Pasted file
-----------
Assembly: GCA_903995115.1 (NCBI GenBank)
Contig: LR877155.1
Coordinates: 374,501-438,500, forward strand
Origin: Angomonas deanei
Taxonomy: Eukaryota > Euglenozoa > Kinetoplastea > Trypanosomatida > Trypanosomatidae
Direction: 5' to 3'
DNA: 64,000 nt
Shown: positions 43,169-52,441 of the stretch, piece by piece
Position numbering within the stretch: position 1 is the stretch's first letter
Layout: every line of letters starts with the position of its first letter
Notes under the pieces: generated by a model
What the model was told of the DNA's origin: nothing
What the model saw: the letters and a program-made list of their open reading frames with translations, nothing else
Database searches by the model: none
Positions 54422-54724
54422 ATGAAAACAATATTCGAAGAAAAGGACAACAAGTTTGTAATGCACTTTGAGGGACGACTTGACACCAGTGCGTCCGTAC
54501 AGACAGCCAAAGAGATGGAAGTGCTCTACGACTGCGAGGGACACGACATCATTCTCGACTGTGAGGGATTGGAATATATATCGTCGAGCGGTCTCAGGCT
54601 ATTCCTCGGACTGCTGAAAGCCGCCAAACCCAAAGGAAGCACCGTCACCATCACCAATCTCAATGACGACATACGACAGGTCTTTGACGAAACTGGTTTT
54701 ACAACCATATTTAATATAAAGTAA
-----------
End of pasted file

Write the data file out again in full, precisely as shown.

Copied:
Assembly: GCA_903995115.1 (NCBI GenBank)
Contig: LR877155.1
Coordinates: 374,501-438,500, forward strand
Origin: Angomonas deanei
Taxonomy: Eukaryota > Euglenozoa > Kinetoplastea > Trypanosomatida > Trypanosomatidae
Direction: 5' to 3'
DNA: 64,000 nt
Shown: positions 43,169-52,441 of the stretch, piece by piece
Position numbering within the stretch: position 1 is the stretch's first letter
Layout: every line of letters starts with the position of its first letter
Notes under the pieces: generated by a model
What the model was told of the DNA's origin: nothing
What the model saw: the letters and a program-made list of their open reading frames with translations, nothing else
Database searches by the model: none
Positions 54422-54724
54422 ATGAAAACAATATTCGAAGAAAAGGACAACAAGTTTGTAATGCACTTTGAGGGACGACTTGACACCAGTGCGTCCGTAC
54501 AGACAGCCAAAGAGATGGAAGTGCTCTACGACTGCGAGGGACACGACATCATTCTCGACTGTGAGGGATTGGAATATATATCGTCGAGCGGTCTCAGGCT
54601 ATTCCTCGGACTGCTGAAAGCCGCCAAACCCAAAGGAAGCACCGTCACCATCACCAATCTCAATGACGACATACGACAGGTCTTTGACGAAACTGGTTTT
54701 ACAACCATATTTAATATAAAGTAA